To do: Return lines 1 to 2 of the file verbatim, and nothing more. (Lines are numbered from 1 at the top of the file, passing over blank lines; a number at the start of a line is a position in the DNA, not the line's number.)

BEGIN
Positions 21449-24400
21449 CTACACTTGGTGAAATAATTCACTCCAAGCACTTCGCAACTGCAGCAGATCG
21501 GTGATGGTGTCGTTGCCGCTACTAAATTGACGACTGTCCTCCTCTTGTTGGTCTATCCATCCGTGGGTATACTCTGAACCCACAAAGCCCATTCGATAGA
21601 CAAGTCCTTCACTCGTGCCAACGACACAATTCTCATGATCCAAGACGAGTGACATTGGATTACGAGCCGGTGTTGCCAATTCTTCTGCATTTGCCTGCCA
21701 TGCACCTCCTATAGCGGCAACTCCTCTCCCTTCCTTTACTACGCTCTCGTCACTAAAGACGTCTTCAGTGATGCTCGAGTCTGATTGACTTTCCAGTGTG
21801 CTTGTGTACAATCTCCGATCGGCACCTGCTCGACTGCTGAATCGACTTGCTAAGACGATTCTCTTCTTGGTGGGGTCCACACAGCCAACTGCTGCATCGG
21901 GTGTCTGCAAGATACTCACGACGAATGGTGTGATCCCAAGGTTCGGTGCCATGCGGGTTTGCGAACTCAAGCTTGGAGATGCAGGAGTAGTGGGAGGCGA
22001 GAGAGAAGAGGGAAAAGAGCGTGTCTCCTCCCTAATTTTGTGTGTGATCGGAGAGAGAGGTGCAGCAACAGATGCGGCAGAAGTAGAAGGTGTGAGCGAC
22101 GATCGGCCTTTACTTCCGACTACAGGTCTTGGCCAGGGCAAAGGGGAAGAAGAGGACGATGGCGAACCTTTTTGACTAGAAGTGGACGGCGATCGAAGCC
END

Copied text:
Positions 21449-24400
21449 CTACACTTGGTGAAATAATTCACTCCAAGCACTTCGCAACTGCAGCAGATCG